Objects of Common Interest

’Future Archaeology’ at Etage
Installation view of ‘Objects of Common Interest: Hard, Soft, and All Lit Up with Nowhere to Go’ at The Noguchi Museum
Doric columns made of Kvadrat textile by Objects of Common Interest
’Doric Columns, Kinetic Object’ for Kvadrat Knit!
Seats from the ’Shapely Series’ for Dims

Athens- and New York-based architects and designers Eleni Petaloti and Leonidas Trampoukis have been on Wallpaper’s radar since they began collaborating in 2012. We included their architecture studio, LoT, in our 2014 Architects’ Directory (W*184), and have followed their work in smaller-scale design since they inaugurated Objects of Common Interest in 2015. 

‘Objects of Common Interest started not with the idea to create a studio or commercial line, but as an exercise in small scale,’ Trampoukis told us in 2017. ‘It was an extension of working with architecture and making it more abstract,’ added Petaloti. ‘We are interested in volumes and how they interact, creating abstract shapes and elements that become objects.’

Over the past year, this mission has been brilliantly explored through multidisciplinary exhibitions and collections, and both in the virtual and physical worlds. They delved into the universe of Isamu Noguchi and his connections with their native Greece through an exhibition at the Noguchi Museum in New York, featuring objects inspired by the artist, as well as a digital portal expanding on his experiences in the US. They also went fully digital with Perfettooo!, a virtual exhibition platform curated by Maria Cristina Didero and Annalisa Rosso, for which they created imaginary spaces merging objects, collages, architecture, music and video. 

Their signature aesthetic, featuring compositions of soft geometries, was applied to furniture collections for galleries including Copenhagen’s Etage Projects, Milan’s Nilufar and Athens’ Carwan. Not confined to still objects, they created ‘Doric Columns, Kinetic Object’ for Kvadrat Febrik, a pair of fabric-clad sculptures inspired by classical architecture.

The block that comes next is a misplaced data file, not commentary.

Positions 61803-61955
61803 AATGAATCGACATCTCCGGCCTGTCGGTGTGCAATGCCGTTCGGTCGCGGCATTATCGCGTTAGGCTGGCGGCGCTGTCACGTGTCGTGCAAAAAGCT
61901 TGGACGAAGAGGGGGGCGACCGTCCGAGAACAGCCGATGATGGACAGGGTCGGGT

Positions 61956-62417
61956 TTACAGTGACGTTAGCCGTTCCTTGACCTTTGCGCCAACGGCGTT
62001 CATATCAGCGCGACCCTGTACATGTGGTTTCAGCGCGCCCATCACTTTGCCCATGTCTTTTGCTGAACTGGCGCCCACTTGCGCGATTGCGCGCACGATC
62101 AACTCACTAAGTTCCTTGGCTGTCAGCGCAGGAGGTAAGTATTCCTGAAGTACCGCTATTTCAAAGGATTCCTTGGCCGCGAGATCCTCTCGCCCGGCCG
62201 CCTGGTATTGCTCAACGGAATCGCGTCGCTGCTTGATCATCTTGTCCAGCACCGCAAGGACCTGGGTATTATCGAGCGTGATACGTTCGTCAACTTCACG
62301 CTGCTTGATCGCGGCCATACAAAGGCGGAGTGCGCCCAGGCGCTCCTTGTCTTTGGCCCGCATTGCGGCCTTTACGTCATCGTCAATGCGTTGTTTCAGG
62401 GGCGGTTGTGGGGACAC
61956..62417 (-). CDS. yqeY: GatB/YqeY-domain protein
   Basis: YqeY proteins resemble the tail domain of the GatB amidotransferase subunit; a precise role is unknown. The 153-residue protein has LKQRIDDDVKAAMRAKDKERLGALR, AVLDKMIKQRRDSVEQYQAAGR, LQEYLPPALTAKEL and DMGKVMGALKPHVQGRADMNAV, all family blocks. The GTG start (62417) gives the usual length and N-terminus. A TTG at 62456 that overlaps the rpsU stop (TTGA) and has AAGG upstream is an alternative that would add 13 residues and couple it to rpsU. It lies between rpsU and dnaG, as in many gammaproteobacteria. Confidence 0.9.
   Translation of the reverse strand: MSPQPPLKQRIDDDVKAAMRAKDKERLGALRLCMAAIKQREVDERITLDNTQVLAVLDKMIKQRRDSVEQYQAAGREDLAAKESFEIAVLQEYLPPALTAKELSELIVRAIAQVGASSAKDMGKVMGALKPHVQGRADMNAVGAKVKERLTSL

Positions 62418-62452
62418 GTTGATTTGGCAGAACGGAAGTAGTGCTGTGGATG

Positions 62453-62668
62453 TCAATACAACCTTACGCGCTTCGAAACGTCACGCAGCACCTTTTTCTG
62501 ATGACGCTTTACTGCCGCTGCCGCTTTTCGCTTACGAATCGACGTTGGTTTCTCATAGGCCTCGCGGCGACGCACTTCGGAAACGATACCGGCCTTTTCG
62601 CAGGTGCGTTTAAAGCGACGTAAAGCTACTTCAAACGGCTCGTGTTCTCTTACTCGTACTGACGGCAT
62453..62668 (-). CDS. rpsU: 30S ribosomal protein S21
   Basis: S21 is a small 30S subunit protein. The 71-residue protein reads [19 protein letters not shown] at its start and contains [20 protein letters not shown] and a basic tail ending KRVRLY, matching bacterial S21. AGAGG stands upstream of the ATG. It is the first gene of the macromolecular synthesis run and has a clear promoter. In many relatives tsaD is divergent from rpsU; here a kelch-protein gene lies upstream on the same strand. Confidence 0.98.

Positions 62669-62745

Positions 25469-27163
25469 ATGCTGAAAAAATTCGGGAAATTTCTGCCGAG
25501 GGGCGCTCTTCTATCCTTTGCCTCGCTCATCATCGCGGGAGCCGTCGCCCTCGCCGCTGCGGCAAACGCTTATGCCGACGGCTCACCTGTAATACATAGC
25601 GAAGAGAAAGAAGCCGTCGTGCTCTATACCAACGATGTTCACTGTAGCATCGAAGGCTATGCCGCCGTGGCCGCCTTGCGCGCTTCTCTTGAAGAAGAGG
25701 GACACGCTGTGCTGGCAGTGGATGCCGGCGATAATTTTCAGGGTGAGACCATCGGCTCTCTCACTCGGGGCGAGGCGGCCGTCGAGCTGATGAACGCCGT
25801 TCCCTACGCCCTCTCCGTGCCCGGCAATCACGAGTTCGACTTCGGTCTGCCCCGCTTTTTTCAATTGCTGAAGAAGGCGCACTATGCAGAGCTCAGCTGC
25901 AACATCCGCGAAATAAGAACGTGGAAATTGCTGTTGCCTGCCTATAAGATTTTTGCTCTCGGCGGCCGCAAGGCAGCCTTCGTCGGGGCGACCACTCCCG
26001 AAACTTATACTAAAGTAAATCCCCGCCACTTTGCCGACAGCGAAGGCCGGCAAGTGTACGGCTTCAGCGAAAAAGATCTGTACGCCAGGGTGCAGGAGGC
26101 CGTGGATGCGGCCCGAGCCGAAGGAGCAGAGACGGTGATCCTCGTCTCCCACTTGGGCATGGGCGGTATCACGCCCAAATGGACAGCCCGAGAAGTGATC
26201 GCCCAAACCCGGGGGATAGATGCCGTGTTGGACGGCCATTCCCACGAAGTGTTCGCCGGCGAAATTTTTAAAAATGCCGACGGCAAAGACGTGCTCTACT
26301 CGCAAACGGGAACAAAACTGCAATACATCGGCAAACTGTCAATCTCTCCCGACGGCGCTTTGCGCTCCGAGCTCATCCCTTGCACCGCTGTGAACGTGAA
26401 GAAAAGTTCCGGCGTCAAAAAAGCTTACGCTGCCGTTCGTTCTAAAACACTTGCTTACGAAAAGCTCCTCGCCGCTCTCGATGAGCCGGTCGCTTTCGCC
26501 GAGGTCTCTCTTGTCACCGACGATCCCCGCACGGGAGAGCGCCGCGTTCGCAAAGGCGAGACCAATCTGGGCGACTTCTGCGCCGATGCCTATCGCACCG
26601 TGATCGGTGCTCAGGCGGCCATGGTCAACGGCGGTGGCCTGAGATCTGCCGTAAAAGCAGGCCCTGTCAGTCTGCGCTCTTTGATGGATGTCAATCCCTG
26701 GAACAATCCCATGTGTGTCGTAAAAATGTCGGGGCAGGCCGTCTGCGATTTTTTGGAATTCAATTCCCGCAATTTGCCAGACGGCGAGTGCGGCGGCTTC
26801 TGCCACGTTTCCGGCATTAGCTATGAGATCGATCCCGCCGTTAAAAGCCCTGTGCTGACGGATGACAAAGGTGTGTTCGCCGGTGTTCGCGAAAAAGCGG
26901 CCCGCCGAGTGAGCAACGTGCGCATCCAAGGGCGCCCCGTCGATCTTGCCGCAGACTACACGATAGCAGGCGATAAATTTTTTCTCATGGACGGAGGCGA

’I love their capacity to use forms in an individual and coherent way,’ says Wallpaper* Design Awards judge Luca Guadagnino, who praises their ability to fill a space with objects, looking beyond their immediate function. They are ‘quiet yet impressive, intelligent yet delightful’, adds fellow judge Ilse Crawford, who cites their simple upholstered stools and benches for Dims as a great example of furniture that she’d use in her interiors projects. She also admires their respect for history (‘without being historic’) and the discreet nature of their work: ‘design that doesn’t have to shout to be outstanding’. 


Bethan Laura Wood

An aluminium wiggly headboard by Bethan Laura Wood for Nilufar
’Ornate’ bedhead and sconces for Nilufar, in collaboration with Neal Feay
‘Meisen’ desk for Nilufar, in collaboration with Alpi
White, yellow and green wall light by Bethan Laura Wood for Nilufar

 ‘Bonbon’ chandelier for Nilufar, in collaboration with Pietro Viero

’Miss Dior’ installation

One of the most exciting furniture launches of 2021, Bethan Laura Wood’s ‘Ornate’ collection for Nilufar gave us a good indication of the London-based designer’s capabilities. Created with Nilufar and in collaboration with four specialised companies (Alpi for wood veneer, Neal Feay for aluminium, Barbini for mirrors and long-term collaborator Pietro Viero for glass), the collection was inspired by the boudoir, kimonos, jewellery design and insects, and featured a colourful, detail-driven aesthetic that nodded to Wood’s historical and iconographic research, while being extremely contemporary. ‘Bethan has been able to respond amazingly to one of the hardest challenges for a creative: she renewed her techniques, the processes, the matters she used and the narrative she applied to each project,’ Nilufar founder Nina Yashar told us earlier this year. Further projects affirm Wood’s ability to adapt her richly chromatic, maximalist approach to a variety of media, from glass vases with Venini for the Cassina I Contemporanei collection, to an ever-expanding series of rock-inspired rugs for CC-Tapis, and a collaboration with Dior, for which she created an altar-like structure for the Miss Dior Perfume bottle.

Mario Tsai

‘Mazha’ lighting system 5.0

‘Origin’ bench for Designew

’Frame’ chair for Woud Design